The heritage Thain's building in central Whanganui is to be demolished after it was ravaged by fire on Saturday.

Whanganui District Council chief executive Kym Fell announced on Wednesday afternoon the extensively fire-damaged building on the corner of Whanganui's Taupō Quay and Victoria Avenue cannot be saved.

The fire caused interior floors to collapse, making the building now too dangerous to enter and hotspots have been flaring up over the last few days. Police are investigating the cause of the fire.

Fell visited the site on Monday with building owner Bryce Smith and the council's building control manager Greg Hoobin.

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"An independent engineer was brought in to assess the damage and risks," Fell said.

"Unfortunately, as a result of the advice we have received, and in the interests of public safety, we are left with no choice but to issue a notice to demolish the building."

It was evident the building's supporting structures have been damaged beyond repair.

"There is essentially nothing holding it up and very little that can be salvaged. The fire has ripped through both upper storeys and left the building very unstable."

Adjacent restaurants La Quattro and Thai Villa are currently unable to operate, as there is a high risk that parts of 1 Victoria Avenue could collapse, impacting those buildings.

"The heritage values of this building were recognised in its 'Class B' listing in the Whanganui District Plan and along with a significant number of community submitters, the council opposed a resource consent application for demolition in 2018. As a council, we have worked hard to retain this building, so this is not a decision we are making lightly."

Hoobin said engineers have confirmed the building poses a significant danger to adjacent buildings and passersby.

"Heat has not only destroyed the framing of the building, it has also damaged the mortar between the bricks.

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"Temporary bollards and on-site security are in place to ensure the safety of the public. These will be replaced with chain link security fencing in the next few days. We also have Civil Defence and Downer personnel on stand-by in case of high winds, as roofing iron is currently unsecured, but cannot be safely reached.

"We will also assist with a controlled exit strategy which will be overseen by council officers. This will enable tenants some limited and monitored access to certain areas of the building so that they can retrieve essential belongings."

The Whanganui District Council says there is no choice but to demolish the building.
The Whanganui District Council says there is no choice but to demolish the building.

Bryce Smith and Sue Cooke, who purchased the Thain's building in 2018, said they have accepted it must come down.

"We had the best will in the world to renovate and maintain the building and were very invested in it as a part of Whanganui's heritage legacy," a statement said.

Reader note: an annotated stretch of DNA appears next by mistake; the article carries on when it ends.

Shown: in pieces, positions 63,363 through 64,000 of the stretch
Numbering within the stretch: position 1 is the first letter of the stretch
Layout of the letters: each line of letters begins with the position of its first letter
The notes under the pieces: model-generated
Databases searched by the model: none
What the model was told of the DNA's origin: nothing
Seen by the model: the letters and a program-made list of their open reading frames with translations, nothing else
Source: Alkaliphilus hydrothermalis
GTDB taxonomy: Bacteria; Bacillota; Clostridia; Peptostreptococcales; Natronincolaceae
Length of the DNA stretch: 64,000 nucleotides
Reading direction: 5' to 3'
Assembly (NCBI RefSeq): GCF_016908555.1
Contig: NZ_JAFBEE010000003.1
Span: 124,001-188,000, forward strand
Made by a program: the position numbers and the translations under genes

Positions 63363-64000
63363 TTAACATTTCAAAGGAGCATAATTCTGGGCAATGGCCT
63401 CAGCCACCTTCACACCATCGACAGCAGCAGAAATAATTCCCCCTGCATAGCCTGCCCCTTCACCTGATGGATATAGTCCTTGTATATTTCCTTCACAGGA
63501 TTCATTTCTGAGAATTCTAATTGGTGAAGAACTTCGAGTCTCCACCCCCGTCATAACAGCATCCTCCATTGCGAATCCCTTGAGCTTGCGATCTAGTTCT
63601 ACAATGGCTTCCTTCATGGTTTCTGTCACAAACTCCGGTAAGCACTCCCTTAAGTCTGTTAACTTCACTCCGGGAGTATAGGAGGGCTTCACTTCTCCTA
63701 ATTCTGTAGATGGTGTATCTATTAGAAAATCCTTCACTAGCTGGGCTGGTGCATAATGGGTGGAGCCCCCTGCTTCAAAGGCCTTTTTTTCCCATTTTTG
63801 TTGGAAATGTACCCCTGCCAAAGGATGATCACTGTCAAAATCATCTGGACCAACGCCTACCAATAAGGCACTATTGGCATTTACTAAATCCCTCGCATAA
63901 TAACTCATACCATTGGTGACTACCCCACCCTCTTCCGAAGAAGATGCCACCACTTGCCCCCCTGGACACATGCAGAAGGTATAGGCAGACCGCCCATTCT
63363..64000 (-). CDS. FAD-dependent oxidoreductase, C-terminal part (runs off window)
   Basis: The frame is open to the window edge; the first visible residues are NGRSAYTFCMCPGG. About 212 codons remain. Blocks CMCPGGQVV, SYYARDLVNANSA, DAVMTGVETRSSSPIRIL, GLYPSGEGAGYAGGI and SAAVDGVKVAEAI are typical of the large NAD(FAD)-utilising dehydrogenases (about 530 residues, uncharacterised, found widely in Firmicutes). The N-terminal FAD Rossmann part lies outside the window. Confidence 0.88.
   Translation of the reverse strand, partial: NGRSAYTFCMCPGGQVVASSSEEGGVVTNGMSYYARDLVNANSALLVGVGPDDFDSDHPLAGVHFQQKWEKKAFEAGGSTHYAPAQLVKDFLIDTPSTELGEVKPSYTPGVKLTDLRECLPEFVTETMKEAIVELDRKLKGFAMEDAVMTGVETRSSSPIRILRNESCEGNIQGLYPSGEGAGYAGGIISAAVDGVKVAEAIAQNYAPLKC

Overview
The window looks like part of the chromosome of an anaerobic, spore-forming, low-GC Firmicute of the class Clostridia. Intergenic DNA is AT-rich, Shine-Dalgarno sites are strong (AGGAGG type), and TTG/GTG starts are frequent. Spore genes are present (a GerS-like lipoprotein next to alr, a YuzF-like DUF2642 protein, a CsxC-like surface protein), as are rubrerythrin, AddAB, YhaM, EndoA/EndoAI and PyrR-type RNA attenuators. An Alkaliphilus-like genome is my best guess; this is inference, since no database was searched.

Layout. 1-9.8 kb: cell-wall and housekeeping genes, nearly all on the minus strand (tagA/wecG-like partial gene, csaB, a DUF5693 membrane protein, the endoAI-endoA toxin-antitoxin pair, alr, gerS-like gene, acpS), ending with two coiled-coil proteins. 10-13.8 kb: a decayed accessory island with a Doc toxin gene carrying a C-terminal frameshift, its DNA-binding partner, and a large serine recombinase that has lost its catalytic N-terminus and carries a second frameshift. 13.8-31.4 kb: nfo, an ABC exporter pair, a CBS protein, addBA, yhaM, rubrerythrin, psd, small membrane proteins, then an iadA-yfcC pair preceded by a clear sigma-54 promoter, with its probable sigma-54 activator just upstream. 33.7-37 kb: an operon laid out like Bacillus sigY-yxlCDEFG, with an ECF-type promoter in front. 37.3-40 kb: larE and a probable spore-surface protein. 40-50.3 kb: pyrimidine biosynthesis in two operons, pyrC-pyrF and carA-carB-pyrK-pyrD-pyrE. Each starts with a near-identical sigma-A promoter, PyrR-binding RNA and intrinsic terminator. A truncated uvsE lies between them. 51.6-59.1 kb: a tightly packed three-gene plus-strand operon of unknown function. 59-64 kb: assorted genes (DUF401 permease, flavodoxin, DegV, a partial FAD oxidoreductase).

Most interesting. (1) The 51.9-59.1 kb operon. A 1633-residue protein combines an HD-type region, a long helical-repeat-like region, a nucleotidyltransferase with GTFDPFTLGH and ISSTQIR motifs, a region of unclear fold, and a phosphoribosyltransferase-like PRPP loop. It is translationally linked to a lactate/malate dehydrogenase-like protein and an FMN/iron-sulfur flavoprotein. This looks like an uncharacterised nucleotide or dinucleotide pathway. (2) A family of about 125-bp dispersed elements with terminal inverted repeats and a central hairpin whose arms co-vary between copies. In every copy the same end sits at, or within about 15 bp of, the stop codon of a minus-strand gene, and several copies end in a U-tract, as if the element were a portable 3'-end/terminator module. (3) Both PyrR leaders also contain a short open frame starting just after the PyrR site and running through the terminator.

"Unfortunately the damage caused by the fire has been too extensive and we now have a structure that presents immediate and significant risks to the public.

"We are investigating options for scanning the building's remaining façade and heritage features. It may be that these can be replicated or incorporated in some way in the design of a future building on the site.

"Our intention initially will be to create a green space in the area, but the immediate priority must be to ensure there is no danger to the public."

Cooke said the fire was a tragedy for the building's tenants who had lost possessions and had their livelihoods disrupted.

The Thain's building has been declared a risk to adjacent buildings and passersby.
The Thain's building has been declared a risk to adjacent buildings and passersby.

Three of the tenants - Kit Lawrence, Johanna Pegler and Glen Hutchins - are established artists and all have lost irreplaceable artworks, Cooke said.

Patent attorney and photographer Antonia Sims and photographer Tania Warbrick, who had studios or workspaces at 1 Victoria Ave, have been offered interim workspaces at 69 Taupo Quay.

"Feltmaker Tina Schurhammer has lost her studio and the craft collective MINZ has lost their retail space," Cooke said.

"Robert Puklowski's Home Trust Mortgage and Tim Hocquard's sparkling new Hookers Real Estate office have disappeared; and Cindy Munn, who was due to open her health and wellbeing practice this week will be rethinking her plans."

Cooke and Smith have set up a Givealittle page to raise funds for the tenants and their builder. People can donate at https://givealittle.co.nz/cause/great-loss-as-heritage-building-burns

"Even those not immediately affected by the fire will acknowledge the gap it leaves. Whanganui is especially proud of its wealth of heritage buildings along Victoria Ave, and the Thain's building – a B-category listed heritage building erected early in the 1900s at the entry to the central avenue – is a prominent feature of that landscape."